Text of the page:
You need this.
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This album just overflows with quality songs like Radio Song, Shiny Happy People and Losing My Religion. Other highlights are Half A World Away, Texarkana and Near Wild Heaven. The melodies, lyrics and harmonising are just perfect, making up an album of superior melodic rock songs. The lyrics are gripping and poetic throughout. Rock doesn't come better than this. A classic!
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on 25 March 2001
Oh yes. Ten years after Out of Time was released, and it still ranks as one of my Favourite Albums of All Time. I've always liked R.E.M. - undergoing something of a renaissance in my listening at the moment - and this is almost undoubtedly the high point in their elephantine career. Not only are the singles there - Losing My Religion and Shiny Happy People being the obvious examples - but there is not a single track that can be seen as "filler". Indeed, it's the quieter, less accessible songs that grow with time. My favourites? Belong and Country Feedback. If you do one thing today, buy this album. Hurrah.
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on 31 July 2002
if you only buy one rem album,make it this one.never have a band broken free from the'college band'shackles produced an album encompassing so many styles.beautifull,jangly and melancholic are words that spring to mind.from the funky 'radio song' to the emotional and profoundly massive breakthrough anthem 'losing my religion' to the ironic pop of 'shiny happy people',stopping of at the beautiful 'me in honey' and the touching pop of'near wild heaven' and texarkana'.And what makes this so great is the varying of the vocals.guest appearances from the talented kate pierson and krs-1 and the majestic mike mills.buy it!now!
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on 15 March 2005
This is probably my favourite REM album, tied with their first, Murmur. They sound very alive on this recording, happy even, with a massive dose of sweet melancholy.
This set features a very nicely remastered CD of the album, plus a DVD/DVD-Audio. For those with normal DVD players, it features Dolby Digital 2.0 and 5.1 surround, and DTS 5.1 surround.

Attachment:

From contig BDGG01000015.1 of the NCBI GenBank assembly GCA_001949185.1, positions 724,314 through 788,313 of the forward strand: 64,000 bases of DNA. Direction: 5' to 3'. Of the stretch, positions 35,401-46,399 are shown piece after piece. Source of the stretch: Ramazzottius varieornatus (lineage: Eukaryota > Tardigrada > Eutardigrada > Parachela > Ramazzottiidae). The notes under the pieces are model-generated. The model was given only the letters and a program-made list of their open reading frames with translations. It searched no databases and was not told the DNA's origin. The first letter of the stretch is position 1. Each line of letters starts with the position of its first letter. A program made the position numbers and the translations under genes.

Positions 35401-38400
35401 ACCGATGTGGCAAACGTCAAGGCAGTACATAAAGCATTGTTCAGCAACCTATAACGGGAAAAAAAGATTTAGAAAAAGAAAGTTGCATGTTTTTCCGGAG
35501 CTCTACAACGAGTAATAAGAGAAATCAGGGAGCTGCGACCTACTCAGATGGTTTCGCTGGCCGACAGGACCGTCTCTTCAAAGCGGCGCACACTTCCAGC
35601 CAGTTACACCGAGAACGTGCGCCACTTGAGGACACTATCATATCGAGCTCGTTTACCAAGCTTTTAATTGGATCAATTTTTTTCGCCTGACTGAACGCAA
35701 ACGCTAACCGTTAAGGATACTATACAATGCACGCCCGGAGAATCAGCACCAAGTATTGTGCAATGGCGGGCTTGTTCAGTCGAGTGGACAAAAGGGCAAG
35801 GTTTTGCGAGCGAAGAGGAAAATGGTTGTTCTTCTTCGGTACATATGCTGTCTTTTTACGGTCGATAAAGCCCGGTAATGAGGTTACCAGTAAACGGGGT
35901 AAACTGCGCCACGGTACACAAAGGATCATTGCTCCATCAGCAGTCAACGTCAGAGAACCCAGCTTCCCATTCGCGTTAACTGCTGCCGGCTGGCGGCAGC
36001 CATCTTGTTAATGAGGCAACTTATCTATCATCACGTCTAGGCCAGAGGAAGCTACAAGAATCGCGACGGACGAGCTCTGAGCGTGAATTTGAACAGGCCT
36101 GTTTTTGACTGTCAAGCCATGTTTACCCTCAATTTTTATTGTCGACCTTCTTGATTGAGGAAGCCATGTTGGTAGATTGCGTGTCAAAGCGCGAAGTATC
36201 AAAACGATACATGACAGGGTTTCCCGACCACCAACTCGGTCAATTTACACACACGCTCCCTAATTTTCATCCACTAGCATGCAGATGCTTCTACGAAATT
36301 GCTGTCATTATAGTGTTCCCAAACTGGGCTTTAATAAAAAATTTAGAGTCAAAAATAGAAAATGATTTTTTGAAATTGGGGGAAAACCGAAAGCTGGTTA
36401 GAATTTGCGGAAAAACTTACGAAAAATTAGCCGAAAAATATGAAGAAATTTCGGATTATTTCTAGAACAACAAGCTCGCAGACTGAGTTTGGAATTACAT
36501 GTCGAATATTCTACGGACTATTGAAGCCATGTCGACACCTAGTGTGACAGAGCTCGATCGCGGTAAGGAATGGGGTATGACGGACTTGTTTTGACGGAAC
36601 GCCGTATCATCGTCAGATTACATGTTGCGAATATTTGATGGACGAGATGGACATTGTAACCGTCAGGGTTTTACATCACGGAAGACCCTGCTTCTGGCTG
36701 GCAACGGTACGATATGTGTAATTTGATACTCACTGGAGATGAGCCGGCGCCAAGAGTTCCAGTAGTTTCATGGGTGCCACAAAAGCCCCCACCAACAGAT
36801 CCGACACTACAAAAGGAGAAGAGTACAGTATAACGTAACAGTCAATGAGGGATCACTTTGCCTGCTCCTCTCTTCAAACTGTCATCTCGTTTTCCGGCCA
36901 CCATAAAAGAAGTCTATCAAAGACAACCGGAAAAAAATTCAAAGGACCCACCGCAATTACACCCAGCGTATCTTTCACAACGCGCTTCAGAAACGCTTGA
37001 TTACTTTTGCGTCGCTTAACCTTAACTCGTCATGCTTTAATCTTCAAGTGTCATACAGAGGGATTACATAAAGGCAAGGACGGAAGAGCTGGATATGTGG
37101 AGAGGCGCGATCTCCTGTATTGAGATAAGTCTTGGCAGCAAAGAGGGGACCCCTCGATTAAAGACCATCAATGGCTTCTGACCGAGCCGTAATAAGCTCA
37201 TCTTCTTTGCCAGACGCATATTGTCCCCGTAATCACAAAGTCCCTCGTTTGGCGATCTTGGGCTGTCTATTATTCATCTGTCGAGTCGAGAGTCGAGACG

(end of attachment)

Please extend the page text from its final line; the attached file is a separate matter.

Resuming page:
For DVD-Audio compatible players it features 24bit/96khz 5.1 surround, and a fantastic sounding 24bit/192khz stereo track. This is obviously the one to listen to for hi-fi fanatics, and sounds fabulous, very open and warm.
Highly recommended set, get it!
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on 7 October 2001
People who accuse this album of being too happy aren't paying attention to the lyrics, which are
among Stipe's (and Mills's) best (and darkest). This is an album about love and the pain left
when it's gone.
KRS-One's rant aside, Radio Song is about that song that seems to follow you everywhere you go,
taunting you with the problems in your relationship. Losing My Religion is about the mania of love.
Low, in my opinion, is about being in love with someone with whom the subject seems impossible
to talk about. Near Wild Heaven is about a feeling of being broken, and trying to hold yourself
together despite it all. Endgame is an instrumental best described as going through a skywalk.
Shiny Happy People is, yes, about being with your friends, having fun and feeling happy, but it
cracks into Belong, which is about motherhood, peer pressure, and suicide. Half A World Away
seems to be about the feeling that the pressure's squarely on you to keep a relationship alive.